A brief intermission from the World Wonder adventures and a quick explanation or demonstration of Slovenian’s love for pork. Dickers, this ones for you! Beth, I’m sorry!
I never noticed the plethora of pork consumed in Slovenia until my beef-craving father came for a visit. It was his second time coming to Slovenia, and many of my teammate’s wanted to host us for dinners, lunches, snacks, etc. The hospitality in this country is indescribable, come for a visit and you’ll experience this first hand (see examples). After about a week my Dad said to me, “No more pork. I’m going to turn into a pig!” All I could do was laugh. Of course he wasn’t complaining when we was stuffing grilled sausages, freshly cut slices of prosciutto and perfectly baked pork tenderloin down is throat. But it was at that moment that I realized, we sure do eat a lot of pork and I kinda love it. There are so many ways to consume “the other white meat” and I haven’t found a way I didn’t enjoy.Examples: Keegan’s schnaps and prosciutto experience five minutes into walking into Nejc and Matic place, April and Zach’s mussel and civapcici feast via the Kovacic family again, Emily’s calamari extravaganza at my president and teammate’s house, Matt receiving homemade marmalade filled donuts from Teja’s grandma, my Dad has experienced it too many times to count and of course for me it’s a weekly occurrence. And yes, all of these basically include the triple threat of hospitality, welcoming home, food and drinks. It is fairly common in Slovenia for a family to buy a whole or half of pig and then slice it up and make different cured meats. Salami is the most common, and “easiest.” Pancetta (a dried type of bacon) and prosciutto are also very popular choices. This year the boys decided they would buy their own half-pig together so that they could make some salami and pancetta. Our good friend Vasja was in charge of the whole project (his family buys a whole pig every year) and found a 250 kilo (500+) pig that they would split with his aunt’s family. On butchering day (sometime in December) we went out to Seki (where Vasja’s grandparents have a little “vacation home”) and the boys started slicing away.
NOTE: I apologize to all the vegetarians out there! And maybe don’t keep reading! But if it makes you feel any better, these pigs are free range and live a lovely life on Slovenian farmland.
So to break it down, basically you put a half a pig (cut long-wise) on a plastic-covered table (think Dexter) and you start cutting off and separating all the good meat and fat. But don’t throw the fat away!! No no, that’s the tasty stuff. You’ll use some in the sausage for extra flavor, or maybe dry some out to use for soups and you can keep the skin and make some homemade chicharones…the possibilities are endless! After the slicing and dicing (this takes the longest), then you put the meat into a grinder and make yourself some fresh ground pork (mixing in some fat here and there). After all the meat is processed, then comes the seasoning…bring in Nona (grandma, oma)!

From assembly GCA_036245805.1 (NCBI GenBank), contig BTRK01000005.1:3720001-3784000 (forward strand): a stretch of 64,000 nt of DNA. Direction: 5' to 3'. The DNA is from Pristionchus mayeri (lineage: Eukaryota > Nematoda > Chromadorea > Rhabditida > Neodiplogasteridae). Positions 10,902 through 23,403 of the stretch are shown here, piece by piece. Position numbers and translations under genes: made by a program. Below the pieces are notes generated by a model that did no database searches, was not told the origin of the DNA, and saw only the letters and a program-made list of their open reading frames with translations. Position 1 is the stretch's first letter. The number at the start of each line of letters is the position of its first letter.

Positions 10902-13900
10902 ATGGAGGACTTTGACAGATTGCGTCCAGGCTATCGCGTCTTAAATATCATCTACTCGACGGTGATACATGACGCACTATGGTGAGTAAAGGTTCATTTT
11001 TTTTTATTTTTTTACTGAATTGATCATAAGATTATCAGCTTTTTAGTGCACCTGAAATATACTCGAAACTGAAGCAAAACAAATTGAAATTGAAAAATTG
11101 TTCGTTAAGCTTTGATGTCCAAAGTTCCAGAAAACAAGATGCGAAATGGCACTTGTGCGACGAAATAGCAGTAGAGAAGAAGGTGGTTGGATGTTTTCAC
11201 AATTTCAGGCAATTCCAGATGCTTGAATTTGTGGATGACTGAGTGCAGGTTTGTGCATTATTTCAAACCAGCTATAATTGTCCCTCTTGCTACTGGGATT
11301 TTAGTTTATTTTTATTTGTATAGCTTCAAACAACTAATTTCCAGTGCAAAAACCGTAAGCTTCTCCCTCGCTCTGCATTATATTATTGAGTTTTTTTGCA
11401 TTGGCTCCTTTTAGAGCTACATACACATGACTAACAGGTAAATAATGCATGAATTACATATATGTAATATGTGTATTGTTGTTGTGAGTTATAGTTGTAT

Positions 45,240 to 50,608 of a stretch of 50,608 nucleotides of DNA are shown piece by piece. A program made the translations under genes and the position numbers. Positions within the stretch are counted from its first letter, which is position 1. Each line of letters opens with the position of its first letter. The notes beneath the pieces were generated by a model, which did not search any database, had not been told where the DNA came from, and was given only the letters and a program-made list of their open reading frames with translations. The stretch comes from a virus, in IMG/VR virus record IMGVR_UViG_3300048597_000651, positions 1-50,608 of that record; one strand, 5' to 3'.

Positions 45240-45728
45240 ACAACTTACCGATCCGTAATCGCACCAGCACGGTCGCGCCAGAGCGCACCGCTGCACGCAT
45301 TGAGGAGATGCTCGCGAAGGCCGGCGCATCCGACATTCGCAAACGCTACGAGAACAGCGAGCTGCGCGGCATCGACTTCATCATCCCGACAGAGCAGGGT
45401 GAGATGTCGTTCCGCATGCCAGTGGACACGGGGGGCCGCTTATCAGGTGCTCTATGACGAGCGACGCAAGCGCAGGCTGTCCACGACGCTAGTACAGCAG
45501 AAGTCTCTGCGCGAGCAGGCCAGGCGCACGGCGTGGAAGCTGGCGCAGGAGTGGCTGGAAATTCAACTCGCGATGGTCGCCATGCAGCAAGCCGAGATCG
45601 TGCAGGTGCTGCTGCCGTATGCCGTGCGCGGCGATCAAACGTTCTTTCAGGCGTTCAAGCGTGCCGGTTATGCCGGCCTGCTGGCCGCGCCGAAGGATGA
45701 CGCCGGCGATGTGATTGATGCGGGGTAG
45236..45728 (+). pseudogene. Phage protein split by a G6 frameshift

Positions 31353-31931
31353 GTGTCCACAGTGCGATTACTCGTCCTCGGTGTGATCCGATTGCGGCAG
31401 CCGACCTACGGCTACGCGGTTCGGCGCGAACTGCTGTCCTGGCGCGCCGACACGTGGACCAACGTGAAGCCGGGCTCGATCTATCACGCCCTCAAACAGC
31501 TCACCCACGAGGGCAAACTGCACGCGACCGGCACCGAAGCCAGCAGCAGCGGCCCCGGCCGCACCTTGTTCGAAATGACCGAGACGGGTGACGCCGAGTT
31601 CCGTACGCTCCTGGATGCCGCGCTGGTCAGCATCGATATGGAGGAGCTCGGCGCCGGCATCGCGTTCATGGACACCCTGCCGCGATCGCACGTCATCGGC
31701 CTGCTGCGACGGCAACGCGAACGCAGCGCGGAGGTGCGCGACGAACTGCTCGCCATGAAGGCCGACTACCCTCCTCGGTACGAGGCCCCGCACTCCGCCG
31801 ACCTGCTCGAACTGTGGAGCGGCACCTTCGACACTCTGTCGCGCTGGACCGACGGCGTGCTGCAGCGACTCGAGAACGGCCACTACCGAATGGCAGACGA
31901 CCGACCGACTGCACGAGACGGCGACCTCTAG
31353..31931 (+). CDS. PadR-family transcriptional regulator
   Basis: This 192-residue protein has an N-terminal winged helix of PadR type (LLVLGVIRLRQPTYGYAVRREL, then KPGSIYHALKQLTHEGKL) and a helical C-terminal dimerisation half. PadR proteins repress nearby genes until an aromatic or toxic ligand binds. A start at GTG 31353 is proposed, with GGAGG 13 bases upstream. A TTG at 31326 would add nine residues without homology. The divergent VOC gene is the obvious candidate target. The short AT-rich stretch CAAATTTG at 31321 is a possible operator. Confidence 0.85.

After seasoning with salt, pepper and garlic juice (garlic cooked and squeezed) the mixing begins. Again, on the huge table, everyone just gets their hands in there and starts mixing. Nona then takes a little and cooks it up to test the seasoning, and when everyone gives the thumbs up you move on to casing. I actually helped for this part, a very important job, I got to push the on/off switch…ohhhhhhhhh, the power!There were a few pieces of the pig that we didn’t cut up into pieces…the stomach meat (not sure what it’s called). American’s would all think, “yum, bacon!” but the Slovenians hang and dry this to make pancetta. The pork tenderloin is also saved, but also partially hung and dried before cooked. The sausages are dried for however long you prefer, if you like a soft tender salami you only have to dry it for a month and a half or two. If you are more into the harder chewier salamis you just leave it to dry out a little longer. All depends on your preference. Also, you can make a mostly fat salami (pictured up top), which is a favorite of Vasja’s mom. We didn’t make any fat salamis, but I’m not going to lie, it sounds kind of delicious.
When I came back to SLO after Christmas break we had a taste testing. The salami was delicious and the boys also cooked up the ribs. The ribs were a bit too salty for my taste, and they had hung and dried them a bit and then baked them in the oven, so they were very dry compared to the ribs we eat in America. I told them that next time I’ll handle the ribs! It was decided that the salami would hang a bit longer to get just a tad bit harder, then we would package it for safe keeping.Last week we went back out to Seki and the vacuum sealing began, but first we had to take all the casings off. The easiest way to do this is to dip the sausages in lukewarm water, then the “skin” just peels right off. We had a pretty good little assembly line going, and we packaged them all (while eating a few along the way) in about an hour.Now the boys can save them for anytime they all get together, which is pretty often, I don’t think they’ll last too long! I’m pretty sure they have all agreed that next time they’ll get the whole pig, and maybe experiment on some of the meat (my vote was a spicy salami)!
After everything was packed and cleaned it was time to relax, drink some beer and eat some of our “hard” work! How much would you pay for some homemade salami?!?!
Oh, and I couldn’t pass up this portrait of Tito! Classic!
Note: Here’s Tito’s wiki page, educate yourselves! http://en.wikipedia.org/wiki/Josip_Broz_Tito Note: I know I said this was the boys thing…luckily I’m like the annoying little sister that always tags along (when Uros says it’s ok). AND sometimes Jelena is there with the kids, so at least I can hang with them.